The Constitution is a lot like air. We neither feel it nor see it, but it surrounds us at all times and it is involved in every aspect of our lives. That was why a recent plan by the Democratic Progressive Party (DPP) and the Taiwan Solidarity Union (TSU) caucuses to propose establishing a Constitution Amendment Committee in the next legislative session was encouraging and appropriate.
Perhaps because Taiwan has been plagued by a sluggish economy for too long or perhaps because of the high threshold for approving amendments to the Republic of China (ROC) Constitution, the talk of amending it or writing a new constitution has been on hold since the TSU and former president Chen Shui-bian (陳水扁) briefly flirted with the idea years ago.
However, recent disputes and controversies over a wide range of issues appear to be reminding Taiwanese of the importance of an appropriate constitution, or the lack thereof.
Politicians quarreled about whether President Ma Ying-jeou (馬英九) should report to the legislature about the current state of the nation, whether students and professionals should be allowed to attend a legislative session and whether Beijing’s — and Ma’s — rhetoric of “one country, two areas” is constitutional. They even fought over the extent of the ROC’s territory.
We have also seen arguments over freedom of speech and publishing, the death penalty, property rights and the rights of indigenous peoples, with all parties demanding interpretations from the Council of Grand Justices.
These disputes raised the inevitable question: Is the ROC Constitution simply too flawed or is it normal to have constant arguments over a nation’s constitution?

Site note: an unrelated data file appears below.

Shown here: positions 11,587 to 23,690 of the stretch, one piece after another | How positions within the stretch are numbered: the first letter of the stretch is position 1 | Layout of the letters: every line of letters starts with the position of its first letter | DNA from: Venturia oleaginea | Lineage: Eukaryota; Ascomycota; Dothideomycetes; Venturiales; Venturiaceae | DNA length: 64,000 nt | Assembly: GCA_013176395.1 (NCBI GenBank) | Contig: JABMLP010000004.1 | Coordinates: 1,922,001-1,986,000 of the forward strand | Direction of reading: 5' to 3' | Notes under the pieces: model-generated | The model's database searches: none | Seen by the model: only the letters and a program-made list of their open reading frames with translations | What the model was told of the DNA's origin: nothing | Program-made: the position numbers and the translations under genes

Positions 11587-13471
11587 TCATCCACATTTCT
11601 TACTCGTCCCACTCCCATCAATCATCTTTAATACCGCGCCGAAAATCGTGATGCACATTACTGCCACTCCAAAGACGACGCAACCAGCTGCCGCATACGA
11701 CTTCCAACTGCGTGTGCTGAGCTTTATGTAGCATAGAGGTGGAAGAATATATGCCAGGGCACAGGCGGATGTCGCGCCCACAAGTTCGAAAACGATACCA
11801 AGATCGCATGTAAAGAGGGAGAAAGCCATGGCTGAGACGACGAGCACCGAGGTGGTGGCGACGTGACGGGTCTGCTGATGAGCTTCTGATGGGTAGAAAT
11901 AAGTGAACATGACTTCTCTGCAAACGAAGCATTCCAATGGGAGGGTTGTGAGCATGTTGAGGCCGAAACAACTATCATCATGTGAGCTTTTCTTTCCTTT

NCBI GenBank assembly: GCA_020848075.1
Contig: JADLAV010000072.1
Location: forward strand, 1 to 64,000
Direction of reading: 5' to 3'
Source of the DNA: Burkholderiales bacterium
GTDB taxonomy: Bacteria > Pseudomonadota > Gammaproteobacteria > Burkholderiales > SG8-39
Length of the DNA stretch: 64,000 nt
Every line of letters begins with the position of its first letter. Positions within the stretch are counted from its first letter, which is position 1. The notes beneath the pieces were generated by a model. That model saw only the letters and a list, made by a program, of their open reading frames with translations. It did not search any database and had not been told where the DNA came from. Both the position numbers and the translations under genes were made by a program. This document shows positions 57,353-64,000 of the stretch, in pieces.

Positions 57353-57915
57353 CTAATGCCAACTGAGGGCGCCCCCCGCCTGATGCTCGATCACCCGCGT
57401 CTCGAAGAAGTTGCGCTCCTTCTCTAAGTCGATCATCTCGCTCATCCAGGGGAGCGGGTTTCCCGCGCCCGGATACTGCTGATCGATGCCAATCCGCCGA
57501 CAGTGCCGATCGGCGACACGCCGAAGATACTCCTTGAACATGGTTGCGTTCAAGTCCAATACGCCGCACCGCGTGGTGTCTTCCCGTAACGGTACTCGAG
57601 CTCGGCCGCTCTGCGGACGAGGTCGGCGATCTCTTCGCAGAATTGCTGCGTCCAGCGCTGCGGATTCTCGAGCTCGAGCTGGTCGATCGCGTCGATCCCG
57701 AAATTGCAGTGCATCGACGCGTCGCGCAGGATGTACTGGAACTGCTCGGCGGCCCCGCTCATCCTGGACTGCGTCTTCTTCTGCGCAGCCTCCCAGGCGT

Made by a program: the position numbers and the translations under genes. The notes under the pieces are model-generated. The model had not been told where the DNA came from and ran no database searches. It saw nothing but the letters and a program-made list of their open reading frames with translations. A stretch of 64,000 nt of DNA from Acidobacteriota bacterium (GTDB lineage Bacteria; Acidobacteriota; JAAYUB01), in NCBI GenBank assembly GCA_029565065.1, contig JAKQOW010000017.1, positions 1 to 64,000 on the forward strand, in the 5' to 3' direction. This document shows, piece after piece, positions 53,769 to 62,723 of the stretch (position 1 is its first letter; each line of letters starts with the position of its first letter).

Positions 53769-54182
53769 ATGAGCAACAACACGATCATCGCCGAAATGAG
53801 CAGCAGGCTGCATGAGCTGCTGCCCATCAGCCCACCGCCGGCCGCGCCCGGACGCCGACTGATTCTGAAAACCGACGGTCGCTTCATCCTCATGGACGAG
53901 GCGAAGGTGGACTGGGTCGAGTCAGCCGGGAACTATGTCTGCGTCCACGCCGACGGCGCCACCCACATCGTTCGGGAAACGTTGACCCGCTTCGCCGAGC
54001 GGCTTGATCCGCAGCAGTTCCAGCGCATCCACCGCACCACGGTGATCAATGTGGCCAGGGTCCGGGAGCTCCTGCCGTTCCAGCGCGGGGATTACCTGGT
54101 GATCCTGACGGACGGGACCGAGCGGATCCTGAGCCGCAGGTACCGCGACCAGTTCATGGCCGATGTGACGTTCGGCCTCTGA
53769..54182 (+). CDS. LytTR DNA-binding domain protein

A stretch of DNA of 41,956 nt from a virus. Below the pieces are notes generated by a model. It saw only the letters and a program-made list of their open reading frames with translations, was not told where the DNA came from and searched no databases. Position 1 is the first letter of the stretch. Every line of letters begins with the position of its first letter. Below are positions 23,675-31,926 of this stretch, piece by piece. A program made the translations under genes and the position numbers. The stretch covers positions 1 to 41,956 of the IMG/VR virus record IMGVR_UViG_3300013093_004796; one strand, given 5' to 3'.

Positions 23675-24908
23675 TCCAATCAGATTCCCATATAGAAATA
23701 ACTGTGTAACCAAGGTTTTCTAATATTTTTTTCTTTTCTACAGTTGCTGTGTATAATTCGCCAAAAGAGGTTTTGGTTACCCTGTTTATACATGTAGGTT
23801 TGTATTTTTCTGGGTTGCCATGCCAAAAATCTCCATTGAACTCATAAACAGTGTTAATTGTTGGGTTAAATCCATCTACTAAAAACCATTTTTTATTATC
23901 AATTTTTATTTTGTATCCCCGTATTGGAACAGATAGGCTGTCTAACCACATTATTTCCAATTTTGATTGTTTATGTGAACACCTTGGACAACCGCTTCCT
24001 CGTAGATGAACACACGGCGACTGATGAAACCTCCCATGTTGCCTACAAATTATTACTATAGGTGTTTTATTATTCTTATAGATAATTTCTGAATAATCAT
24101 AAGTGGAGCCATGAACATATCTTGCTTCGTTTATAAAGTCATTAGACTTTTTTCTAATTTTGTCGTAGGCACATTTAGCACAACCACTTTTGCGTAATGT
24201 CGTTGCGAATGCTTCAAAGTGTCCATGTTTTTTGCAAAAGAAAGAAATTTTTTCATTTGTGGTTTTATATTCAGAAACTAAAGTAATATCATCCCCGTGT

If the creation of a new constitution would be too politically sensitive and would be interpreted as a destabilizing factor in East Asia, then amending the Constitution should at least be open for discussion.
Constitutional amendments are common in other democracies. Japanese Prime Minister Shinzo Abe advocated amendment of Article 9 of Japan’s constitution, aiming at expanding the size and role of its self-defense forces. In Egypt, a referendum approved a constitutional amendment proposed by President Mohamed Morsi despite controversy over its content.
In China, a pair of publications — the liberal Southern Weekly newspaper and Yanhuang Chunqiu, a right-wing journal — recently ran New Year’s editorials calling for the realization of a “dream of constitutionalism in China” to protect people’s rights, only to see their editorials censored and their Web sites blocked.
It would be embarrassing for Taiwanese if amendments to the Constitution were no longer discussed, because it is symbolic of the Taiwanese fight for democracy.
On April 7, 1988, Taiwanese independence advocate Deng Nan-jung (鄭南榕) set himself on fire in his Taipei office and died after police were sent to arrest him. Deng was charged with insurrection after his magazine, the Freedom Era Weekly, printed a draft proposal for the Constitution of the Republic of Taiwan, written by Koh Se-kai (許世楷), who was exiled in Japan and later became Taiwan’s representative to Japan.
Although former premier Frank Hsieh (謝長廷) of the DPP cited the high approval threshold required for a constitutional amendment and described the ROC Constitution as “extremely stable” when calling for the pro-independence party to “accept the ROC Constitution as it is,” this does not mean Taiwanese should not be able to discuss such amendments.
Because the Constitution affects every aspect of their lives, Taiwanese should at least try to improve it — either by amending it, or eventually drawing up a new one.